A couple weeks ago, the day prior to the iPhone 5 release, Verizon Wireless admitted that you cannot use data LTE and talk on the phone at the same time on the iPhone 5. It was upsetting, it actually made me stick with AT&T and not switch to Verizon Wireless.
But after owning the iPhone 5 for a bit and using LTE a lot this week, and using it while tethering with my Mac, I noticed AT&T Wireless also doesn't support LTE and voice at the same time!
Basically, when I am on LTE and I get a call on my iPhone 5, the network switches off LTE and onto 4G. Yes, I still can talk and use data but I am not using LTE, I am using 4G.
Here is a screen shot of using LTE while off a call:
Then I received a call and it switched to 4G:
I tested this dozens of different ways and no matter what, using AT&T LTE and voice does not work simultaneously. I can only use AT&T 3G/4G and voice at the same time.
So when I am working remotely at a conference and looking stuff up on the internet when on a conference call on my iPhone 5, I am on the slow 4G network, not the LTE network.
Has anyone else written about this? I cannot find it.
Tell me, what are the chances of this happening two times in a row? I filled up in between but that time was in New Jersey and by their law, someone has to fill up for you.
So twice in a row, when I personally filled up my car, I got $66.66 when it clicked to warn me it was full. Both times it was on first click.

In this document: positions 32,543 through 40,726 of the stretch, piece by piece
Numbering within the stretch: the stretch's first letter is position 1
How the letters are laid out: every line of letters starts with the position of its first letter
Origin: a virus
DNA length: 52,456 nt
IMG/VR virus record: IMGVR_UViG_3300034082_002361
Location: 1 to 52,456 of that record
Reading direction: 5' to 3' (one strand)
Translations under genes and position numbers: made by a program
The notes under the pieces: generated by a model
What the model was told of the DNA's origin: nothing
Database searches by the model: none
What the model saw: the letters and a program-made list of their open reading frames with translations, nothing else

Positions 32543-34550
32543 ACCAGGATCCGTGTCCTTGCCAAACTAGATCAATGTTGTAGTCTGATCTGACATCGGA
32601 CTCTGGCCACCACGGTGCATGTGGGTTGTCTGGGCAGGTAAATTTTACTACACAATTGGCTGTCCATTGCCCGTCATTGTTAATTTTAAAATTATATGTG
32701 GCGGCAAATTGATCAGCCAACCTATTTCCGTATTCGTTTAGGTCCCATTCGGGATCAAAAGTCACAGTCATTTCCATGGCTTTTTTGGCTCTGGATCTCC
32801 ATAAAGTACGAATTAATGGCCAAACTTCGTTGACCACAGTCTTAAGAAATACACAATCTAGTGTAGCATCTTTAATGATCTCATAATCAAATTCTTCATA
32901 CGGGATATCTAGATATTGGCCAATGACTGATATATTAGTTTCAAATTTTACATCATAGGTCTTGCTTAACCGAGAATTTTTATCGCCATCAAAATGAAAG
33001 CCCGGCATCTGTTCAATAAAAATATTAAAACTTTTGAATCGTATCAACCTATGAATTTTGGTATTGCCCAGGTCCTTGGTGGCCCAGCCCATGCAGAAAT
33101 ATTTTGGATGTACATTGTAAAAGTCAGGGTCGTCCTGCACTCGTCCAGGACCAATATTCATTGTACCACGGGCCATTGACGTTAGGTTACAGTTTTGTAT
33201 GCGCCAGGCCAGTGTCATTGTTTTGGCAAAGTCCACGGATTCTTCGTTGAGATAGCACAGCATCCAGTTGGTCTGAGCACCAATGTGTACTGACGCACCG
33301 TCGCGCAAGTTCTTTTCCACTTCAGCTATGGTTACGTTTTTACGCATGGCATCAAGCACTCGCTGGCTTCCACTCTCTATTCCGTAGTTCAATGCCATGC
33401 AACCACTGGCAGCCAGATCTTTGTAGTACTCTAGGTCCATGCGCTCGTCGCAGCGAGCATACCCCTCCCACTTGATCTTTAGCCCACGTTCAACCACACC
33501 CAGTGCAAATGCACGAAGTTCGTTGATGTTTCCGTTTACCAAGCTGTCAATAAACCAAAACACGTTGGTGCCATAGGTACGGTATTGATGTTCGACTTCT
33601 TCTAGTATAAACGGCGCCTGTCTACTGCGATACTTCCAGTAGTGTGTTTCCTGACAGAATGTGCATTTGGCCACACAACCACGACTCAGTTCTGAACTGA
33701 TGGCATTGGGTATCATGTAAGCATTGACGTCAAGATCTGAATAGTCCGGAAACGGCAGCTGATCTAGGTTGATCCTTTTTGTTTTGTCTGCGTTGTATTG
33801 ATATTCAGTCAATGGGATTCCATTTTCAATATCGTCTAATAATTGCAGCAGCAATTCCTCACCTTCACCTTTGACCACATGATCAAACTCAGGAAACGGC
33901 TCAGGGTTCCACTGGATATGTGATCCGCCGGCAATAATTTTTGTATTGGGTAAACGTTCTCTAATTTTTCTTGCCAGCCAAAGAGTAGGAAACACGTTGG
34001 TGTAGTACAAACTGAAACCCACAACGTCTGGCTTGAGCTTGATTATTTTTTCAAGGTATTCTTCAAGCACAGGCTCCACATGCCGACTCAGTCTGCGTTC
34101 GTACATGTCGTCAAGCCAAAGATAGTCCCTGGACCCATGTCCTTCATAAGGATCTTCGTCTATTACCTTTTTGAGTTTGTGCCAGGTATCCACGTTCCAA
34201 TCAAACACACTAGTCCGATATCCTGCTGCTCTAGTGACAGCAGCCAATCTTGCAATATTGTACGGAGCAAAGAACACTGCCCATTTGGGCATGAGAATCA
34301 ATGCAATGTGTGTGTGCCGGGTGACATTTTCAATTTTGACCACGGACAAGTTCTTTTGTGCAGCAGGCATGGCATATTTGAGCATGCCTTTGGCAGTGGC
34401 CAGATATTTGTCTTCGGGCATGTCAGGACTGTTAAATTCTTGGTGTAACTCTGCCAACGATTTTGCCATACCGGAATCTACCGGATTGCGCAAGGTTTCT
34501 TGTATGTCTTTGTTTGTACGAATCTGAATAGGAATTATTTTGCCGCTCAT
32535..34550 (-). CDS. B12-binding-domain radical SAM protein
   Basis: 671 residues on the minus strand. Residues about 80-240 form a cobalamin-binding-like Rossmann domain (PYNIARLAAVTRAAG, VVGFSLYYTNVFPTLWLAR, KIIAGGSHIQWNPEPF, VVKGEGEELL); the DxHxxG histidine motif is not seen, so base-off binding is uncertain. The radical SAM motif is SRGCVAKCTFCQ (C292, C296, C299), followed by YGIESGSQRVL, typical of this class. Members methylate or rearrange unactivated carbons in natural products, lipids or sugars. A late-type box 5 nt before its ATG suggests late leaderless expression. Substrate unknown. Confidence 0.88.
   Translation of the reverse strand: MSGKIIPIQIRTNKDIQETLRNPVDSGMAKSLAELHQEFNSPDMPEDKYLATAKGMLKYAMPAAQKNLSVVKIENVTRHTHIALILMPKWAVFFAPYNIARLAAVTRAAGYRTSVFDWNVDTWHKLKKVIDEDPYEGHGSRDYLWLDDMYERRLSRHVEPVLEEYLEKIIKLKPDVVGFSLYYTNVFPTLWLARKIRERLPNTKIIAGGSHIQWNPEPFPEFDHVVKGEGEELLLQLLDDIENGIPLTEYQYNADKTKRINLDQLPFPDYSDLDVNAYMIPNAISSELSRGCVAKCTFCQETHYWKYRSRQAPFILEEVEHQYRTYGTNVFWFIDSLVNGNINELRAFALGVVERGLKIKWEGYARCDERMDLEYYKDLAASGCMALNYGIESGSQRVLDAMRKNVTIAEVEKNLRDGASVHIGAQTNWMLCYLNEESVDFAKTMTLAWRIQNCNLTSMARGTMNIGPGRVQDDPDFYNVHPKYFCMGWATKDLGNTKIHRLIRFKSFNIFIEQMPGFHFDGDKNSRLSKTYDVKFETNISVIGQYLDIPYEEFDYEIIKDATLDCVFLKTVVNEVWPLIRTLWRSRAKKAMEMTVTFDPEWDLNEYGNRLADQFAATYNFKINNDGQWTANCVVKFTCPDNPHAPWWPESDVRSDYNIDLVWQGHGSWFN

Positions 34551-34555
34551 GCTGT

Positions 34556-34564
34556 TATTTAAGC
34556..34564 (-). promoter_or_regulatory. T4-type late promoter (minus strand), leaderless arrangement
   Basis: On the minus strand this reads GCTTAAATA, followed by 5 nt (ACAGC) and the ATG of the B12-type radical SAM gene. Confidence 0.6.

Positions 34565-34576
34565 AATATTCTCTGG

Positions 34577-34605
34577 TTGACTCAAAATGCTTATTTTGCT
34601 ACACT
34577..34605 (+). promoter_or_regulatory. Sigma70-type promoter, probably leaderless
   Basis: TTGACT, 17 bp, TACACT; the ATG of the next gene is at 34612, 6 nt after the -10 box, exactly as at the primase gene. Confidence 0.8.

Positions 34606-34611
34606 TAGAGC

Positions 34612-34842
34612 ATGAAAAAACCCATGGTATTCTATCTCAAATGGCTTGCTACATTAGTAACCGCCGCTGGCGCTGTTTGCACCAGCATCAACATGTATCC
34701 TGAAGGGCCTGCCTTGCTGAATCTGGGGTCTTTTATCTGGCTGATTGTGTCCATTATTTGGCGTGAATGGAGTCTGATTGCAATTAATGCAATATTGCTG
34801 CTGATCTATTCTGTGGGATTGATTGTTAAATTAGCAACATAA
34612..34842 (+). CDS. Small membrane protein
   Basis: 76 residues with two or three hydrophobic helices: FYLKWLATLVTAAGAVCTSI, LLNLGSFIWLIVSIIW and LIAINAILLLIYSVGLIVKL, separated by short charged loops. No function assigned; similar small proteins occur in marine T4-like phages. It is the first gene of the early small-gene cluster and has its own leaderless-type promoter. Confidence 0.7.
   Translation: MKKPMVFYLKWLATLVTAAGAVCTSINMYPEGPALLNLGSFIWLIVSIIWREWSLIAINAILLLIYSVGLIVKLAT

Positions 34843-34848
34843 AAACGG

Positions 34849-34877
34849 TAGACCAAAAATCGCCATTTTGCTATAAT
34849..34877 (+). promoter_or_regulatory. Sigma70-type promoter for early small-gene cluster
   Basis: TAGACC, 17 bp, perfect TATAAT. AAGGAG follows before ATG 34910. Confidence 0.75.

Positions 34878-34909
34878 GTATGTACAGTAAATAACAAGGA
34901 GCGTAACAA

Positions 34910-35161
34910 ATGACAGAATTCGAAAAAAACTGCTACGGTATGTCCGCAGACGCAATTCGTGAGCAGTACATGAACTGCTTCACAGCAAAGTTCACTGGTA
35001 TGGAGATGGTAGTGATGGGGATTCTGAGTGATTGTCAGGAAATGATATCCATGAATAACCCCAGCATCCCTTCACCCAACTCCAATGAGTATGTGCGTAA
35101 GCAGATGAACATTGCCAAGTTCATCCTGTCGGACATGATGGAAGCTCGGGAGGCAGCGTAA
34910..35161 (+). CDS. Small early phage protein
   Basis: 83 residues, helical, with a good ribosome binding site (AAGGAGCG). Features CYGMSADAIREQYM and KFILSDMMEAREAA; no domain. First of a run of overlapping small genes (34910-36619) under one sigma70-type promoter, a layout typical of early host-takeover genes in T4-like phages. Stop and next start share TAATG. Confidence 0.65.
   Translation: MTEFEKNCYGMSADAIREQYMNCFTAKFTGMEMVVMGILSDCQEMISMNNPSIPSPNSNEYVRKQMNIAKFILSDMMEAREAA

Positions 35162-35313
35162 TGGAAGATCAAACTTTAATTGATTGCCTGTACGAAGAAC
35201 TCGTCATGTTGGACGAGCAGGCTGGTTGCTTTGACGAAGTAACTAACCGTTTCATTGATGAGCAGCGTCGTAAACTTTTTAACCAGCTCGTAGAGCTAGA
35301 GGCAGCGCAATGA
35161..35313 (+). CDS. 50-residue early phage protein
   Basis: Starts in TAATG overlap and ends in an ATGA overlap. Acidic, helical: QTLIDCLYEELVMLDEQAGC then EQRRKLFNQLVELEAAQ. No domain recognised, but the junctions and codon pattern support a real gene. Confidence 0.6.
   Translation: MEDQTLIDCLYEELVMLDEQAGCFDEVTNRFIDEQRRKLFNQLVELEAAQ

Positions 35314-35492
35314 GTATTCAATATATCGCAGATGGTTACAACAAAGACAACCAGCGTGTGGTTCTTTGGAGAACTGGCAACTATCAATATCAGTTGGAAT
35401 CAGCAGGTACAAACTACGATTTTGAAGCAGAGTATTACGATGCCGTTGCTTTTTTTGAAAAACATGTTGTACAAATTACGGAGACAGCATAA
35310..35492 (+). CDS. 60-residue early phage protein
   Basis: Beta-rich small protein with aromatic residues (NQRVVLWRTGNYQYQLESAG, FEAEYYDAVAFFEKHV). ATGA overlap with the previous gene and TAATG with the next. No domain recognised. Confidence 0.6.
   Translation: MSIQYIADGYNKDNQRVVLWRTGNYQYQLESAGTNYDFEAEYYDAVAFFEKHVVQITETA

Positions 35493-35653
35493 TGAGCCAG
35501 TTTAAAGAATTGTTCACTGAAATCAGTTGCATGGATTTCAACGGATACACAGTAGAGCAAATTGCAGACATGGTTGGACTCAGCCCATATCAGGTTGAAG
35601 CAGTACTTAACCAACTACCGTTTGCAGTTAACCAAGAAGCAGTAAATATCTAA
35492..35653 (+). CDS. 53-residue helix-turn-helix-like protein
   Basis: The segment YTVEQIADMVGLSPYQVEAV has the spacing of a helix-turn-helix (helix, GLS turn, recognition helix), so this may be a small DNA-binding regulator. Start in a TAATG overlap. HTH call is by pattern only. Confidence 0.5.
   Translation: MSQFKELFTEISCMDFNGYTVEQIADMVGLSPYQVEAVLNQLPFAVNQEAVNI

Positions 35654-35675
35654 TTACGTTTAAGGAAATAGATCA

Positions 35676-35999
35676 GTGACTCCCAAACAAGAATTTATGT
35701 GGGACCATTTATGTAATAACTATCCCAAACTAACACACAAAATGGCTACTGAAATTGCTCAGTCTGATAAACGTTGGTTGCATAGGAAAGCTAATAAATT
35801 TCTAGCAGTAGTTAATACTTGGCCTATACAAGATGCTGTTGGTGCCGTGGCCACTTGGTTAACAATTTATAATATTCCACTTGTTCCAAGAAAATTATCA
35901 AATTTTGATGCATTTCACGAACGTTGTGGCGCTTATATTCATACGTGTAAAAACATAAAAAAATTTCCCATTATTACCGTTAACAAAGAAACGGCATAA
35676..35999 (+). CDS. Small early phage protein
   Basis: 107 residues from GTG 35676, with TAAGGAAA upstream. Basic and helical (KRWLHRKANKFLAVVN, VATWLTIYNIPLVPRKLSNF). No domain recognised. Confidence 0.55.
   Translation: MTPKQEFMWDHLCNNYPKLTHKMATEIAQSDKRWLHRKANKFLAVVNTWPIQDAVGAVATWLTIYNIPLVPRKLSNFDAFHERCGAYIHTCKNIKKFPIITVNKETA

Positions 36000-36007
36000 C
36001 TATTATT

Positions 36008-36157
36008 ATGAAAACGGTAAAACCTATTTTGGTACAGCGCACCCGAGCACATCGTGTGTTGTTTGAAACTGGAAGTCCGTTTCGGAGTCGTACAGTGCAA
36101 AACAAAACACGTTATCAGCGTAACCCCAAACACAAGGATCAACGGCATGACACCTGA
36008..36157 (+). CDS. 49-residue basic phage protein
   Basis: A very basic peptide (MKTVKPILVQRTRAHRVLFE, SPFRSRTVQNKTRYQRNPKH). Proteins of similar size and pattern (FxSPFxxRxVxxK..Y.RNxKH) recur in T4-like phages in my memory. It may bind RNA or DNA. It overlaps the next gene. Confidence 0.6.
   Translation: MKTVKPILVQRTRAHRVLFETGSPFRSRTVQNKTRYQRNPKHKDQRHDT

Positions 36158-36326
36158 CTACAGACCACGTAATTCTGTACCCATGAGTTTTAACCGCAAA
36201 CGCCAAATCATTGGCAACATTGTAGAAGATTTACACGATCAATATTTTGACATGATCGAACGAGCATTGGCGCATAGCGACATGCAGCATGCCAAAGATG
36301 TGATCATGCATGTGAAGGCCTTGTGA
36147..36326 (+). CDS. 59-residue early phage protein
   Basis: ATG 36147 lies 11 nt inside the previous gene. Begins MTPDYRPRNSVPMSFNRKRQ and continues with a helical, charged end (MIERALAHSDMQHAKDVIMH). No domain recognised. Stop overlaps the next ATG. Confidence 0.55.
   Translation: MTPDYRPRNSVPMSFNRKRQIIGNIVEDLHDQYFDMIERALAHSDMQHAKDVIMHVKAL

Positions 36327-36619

See September 7th and now, today.
Here is the Sept 7th:
Now I promise, it clicked on $66.66. I did not force it to this position. It happened on "first click."
I filled up my car with gas, which is always an upsetting thing to do these days and the gas stopped by itself at this:
You see that? $66.66
But look at the gallons and turn it upside down. It says LOSS!
Too many crazy things going on there.
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It has been just under two years since I had my first headshot taken and since then it has done me well. Okay, I am kidding but at least I have images I can give to conferences I speak at or newspapers that cover RustyBrick or my search related items.
A few weeks ago, my family had new pictures done and the photographer took additional headshots of my face.
I've updated my rustybrick.com/barry page with the new headshots but kept the original one at the top right. The yellowish one blends better with the RustyBrick color scheme. I put the additional new blue ones at the bottom of the page, with links for people to download the high resolution version.
So now, you can print a life size version of me and hang it in your room. I won't mind, go ahead.
But seriously, let's compare two years and look at the gray:
I was at a family and friends BBQ last night and I haven't seen some of these folks in a year or so. The biggest comment I received was that I've gotten so gray. One person said I lost weight but that is what people tell people when they've actually gained weight. Gray, for sure.